Like many mental illnesses, HPD is known to be hereditary and puts the person suffering at a higher risk of developing another , and/or or . As a result, a common for those suffering from HPD is active suicidal thoughts, threats, or attempts along with such as depression, self-harming behaviors such as cutting.
What Prompts Histrionic Personality Disorder?
While the causes of mental illness vary from person to person, the most common cause of histrionic personality disorder is childhood trauma. HPD’s origins are often described as a “conglomeration of both learned and inherited factors.” Inherited factors relate back to the earlier point that HPD can be hereditary. Meanwhile, learned factors refer to parenting styles that model consistent over-dramatized, erratic, and/or hypersexualized thought, emotion, or behavior that then puts their children at a heightened risk of developing HPD.
DSM-5 Diagnosis Requirments for HPD
According to the DSM-5 criteria for a patient diagnosed with histrionic personality disorder, five of the following conditions must be met:
- Uncomfortable feelings when not made to be the center of attention.
- Commonly displaying seductive or provocative behavior.
- Portraying illusive, shallow, or flighty emotions.
- Utilizes their looks and appearances to attract attention.
- Impressionistic and vague stories that lack many details.
- Acting highly dramatic or displaying exaggerated emotion.
- Suggestible, gullible, or easily persuaded.
- Has the false sense of believing certain relationships are more intimate than they are in reality.
How is Histrionic Personality Disorder Treated?
The most common treatment for HPD involves a type of therapy known as “supportive psychotherapy” or “talk therapy”. It’s important to note that there are a variety of psychotherapy versions but often therapists use psychodynamic (psychoanalytic) psychotherapy to treat patients with HPD. According to GoodTherapy, a correct diagnosis of which personality disorder the patient has is crucial to their treatment. This is because a patient with HPD or another mental disorder, such as bipolar disorder, would respond well to cognitive behavioral therapy (CBT), meanwhile, someone with borderline personality disorder (BPD) would respond better to dialectical behavior therapy (DBT).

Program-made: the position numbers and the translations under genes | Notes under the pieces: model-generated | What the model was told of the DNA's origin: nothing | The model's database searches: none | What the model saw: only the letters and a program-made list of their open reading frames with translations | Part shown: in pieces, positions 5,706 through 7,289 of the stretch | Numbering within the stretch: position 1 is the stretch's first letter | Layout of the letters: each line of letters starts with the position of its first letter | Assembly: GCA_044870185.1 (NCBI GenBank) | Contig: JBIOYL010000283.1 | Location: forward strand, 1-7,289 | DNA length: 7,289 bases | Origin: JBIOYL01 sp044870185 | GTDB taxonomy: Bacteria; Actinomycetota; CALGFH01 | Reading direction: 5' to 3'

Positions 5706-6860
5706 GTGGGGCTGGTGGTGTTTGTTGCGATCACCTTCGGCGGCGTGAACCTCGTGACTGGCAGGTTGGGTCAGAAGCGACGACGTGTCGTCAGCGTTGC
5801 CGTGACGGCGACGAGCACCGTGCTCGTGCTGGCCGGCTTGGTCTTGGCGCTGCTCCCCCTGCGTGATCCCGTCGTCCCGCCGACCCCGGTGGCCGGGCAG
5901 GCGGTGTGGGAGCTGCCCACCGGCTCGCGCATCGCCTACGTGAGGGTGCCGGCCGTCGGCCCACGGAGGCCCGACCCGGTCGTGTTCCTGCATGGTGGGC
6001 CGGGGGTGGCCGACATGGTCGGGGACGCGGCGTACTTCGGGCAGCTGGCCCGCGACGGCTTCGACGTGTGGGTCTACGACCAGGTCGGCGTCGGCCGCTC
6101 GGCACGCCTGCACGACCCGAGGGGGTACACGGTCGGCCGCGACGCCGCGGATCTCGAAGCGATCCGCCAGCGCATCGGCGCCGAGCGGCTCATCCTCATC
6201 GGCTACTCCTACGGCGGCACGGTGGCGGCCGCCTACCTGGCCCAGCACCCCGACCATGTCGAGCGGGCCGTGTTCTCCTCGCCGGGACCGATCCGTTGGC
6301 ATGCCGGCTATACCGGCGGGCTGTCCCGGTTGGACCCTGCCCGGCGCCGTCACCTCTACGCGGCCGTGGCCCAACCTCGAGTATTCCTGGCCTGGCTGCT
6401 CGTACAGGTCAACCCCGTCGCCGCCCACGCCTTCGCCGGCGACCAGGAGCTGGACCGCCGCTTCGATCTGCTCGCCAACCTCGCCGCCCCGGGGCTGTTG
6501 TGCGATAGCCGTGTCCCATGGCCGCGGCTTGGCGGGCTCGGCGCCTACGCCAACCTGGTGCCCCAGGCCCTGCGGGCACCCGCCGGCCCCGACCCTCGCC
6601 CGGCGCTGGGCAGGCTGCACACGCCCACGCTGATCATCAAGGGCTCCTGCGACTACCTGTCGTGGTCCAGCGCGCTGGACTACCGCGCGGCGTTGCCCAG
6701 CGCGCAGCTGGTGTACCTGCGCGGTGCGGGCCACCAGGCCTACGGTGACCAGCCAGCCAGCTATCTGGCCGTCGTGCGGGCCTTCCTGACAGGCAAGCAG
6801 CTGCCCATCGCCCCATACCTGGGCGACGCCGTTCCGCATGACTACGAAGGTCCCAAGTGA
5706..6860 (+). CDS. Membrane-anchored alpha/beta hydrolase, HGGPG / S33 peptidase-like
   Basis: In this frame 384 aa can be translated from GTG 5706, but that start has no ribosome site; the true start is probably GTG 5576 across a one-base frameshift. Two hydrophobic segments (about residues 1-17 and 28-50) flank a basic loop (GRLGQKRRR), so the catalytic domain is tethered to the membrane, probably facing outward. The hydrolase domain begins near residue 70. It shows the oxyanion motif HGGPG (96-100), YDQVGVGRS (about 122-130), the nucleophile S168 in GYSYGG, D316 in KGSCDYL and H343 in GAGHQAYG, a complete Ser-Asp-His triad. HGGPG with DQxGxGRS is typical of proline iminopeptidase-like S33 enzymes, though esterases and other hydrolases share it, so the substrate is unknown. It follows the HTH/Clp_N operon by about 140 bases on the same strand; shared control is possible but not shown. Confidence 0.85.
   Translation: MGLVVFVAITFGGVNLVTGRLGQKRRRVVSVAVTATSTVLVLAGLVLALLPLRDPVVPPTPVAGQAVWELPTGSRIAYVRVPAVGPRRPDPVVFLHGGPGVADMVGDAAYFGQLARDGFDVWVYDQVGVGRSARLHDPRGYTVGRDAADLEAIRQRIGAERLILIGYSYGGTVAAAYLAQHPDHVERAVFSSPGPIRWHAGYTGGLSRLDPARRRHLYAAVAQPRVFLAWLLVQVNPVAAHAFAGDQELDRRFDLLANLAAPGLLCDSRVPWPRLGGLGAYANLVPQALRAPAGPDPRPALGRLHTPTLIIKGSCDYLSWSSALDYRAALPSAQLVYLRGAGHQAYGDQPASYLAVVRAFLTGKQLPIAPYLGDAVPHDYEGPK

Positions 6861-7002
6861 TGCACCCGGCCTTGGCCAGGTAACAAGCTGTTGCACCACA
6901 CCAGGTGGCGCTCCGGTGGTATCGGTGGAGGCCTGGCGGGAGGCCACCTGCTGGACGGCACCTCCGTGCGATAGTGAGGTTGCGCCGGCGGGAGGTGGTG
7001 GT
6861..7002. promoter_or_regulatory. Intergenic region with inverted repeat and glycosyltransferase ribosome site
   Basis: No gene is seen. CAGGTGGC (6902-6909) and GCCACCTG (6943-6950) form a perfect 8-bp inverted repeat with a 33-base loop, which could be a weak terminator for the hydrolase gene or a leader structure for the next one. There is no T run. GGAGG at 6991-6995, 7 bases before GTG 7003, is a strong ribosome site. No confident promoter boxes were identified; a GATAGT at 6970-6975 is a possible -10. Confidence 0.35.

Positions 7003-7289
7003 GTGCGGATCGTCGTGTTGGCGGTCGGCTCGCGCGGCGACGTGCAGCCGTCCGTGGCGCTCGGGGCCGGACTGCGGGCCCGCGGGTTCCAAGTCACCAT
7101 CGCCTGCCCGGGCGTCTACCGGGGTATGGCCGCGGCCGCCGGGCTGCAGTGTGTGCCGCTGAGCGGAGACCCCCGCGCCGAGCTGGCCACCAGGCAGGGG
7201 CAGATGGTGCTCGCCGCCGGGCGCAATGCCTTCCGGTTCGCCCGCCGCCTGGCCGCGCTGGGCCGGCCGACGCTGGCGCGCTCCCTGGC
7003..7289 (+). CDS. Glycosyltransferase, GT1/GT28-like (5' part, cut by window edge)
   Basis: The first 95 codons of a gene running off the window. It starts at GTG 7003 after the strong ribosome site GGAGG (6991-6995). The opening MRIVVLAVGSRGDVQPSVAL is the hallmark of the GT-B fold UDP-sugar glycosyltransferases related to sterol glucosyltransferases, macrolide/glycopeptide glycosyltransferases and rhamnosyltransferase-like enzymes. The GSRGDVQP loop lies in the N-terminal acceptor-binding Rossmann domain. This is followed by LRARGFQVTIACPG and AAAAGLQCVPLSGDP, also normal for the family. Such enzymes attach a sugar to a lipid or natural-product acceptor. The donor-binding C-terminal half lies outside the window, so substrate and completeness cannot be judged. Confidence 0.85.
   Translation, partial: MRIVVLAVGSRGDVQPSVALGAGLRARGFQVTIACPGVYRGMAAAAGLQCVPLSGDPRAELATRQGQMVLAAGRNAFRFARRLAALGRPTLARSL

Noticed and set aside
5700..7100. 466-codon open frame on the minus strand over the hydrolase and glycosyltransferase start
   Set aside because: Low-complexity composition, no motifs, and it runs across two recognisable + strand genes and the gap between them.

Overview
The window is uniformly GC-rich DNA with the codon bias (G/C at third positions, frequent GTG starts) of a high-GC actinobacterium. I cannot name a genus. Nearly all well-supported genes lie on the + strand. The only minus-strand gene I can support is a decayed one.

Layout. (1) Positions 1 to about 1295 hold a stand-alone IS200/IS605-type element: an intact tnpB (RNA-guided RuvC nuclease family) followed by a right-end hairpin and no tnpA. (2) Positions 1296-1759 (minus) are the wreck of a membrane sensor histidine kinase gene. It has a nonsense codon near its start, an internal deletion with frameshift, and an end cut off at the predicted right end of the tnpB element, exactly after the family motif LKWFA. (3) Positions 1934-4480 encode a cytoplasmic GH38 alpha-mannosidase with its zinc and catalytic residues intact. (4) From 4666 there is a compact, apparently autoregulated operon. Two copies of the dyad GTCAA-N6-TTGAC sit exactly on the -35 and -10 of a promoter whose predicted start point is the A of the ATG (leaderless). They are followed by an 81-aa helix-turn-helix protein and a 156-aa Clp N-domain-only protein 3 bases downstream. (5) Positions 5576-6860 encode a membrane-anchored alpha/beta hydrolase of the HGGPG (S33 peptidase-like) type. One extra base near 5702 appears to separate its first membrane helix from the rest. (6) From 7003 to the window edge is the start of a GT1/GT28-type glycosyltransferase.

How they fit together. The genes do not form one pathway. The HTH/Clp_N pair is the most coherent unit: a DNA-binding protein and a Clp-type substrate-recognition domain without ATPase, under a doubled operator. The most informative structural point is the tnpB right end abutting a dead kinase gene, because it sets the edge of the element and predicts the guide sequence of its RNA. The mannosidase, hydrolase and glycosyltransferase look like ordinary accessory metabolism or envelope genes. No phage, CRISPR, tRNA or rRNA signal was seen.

The reason that psychodynamic psychotherapy is the primary treatment for HPD patients is due to its goals for patients to “uncover the motivations and fears associated with his or her thoughts and behavior, and to…learn [how to] relate to others in a more positive way.” Although no medications are available to specifically treat HPD, during treatment it’s likely for the mental health professional to prescribe a mood stabilizer, antipsychotic, or antidepressant drug to aid patients with their “affective dysregulation effects“. These effects range from intense mood swings and anger to anxiety and/or overwhelming depression.
Resources for Those Who Need Them
Find a Therapist in Your Area
- Substance Abuse and Mental Health Services Administration’s National Helpline: 1-800-662-HELP (4357)
- Suicide Prevention Lifeline: 1-800-273-8255 (TALK)
- Suicide Prevention Lifeline for Hearing Impaired: 1-800-799-4889
- The Samaritans: (877) 870-4673 (HOPE)
- Trevor Project Lifeline – Hotline for LGBT youth, (866) 488-7386
- Child Help USA National Hotline – For youth who are suffering child abuse, 1-800-4-A-CHILD (1-800-422-4453)
- Boys Town National Hotline – Serving all at-risk teens and children, (800) 448-3000
- National Teen Dating Violence Hotline – Concerns about dating relationships, 1-866-331-9474 (or text “loveis” to 22522)
- Crisis Text Line (Or, on your smartphone, text HOME to 741741)
- National Suicide Prevention Lifeline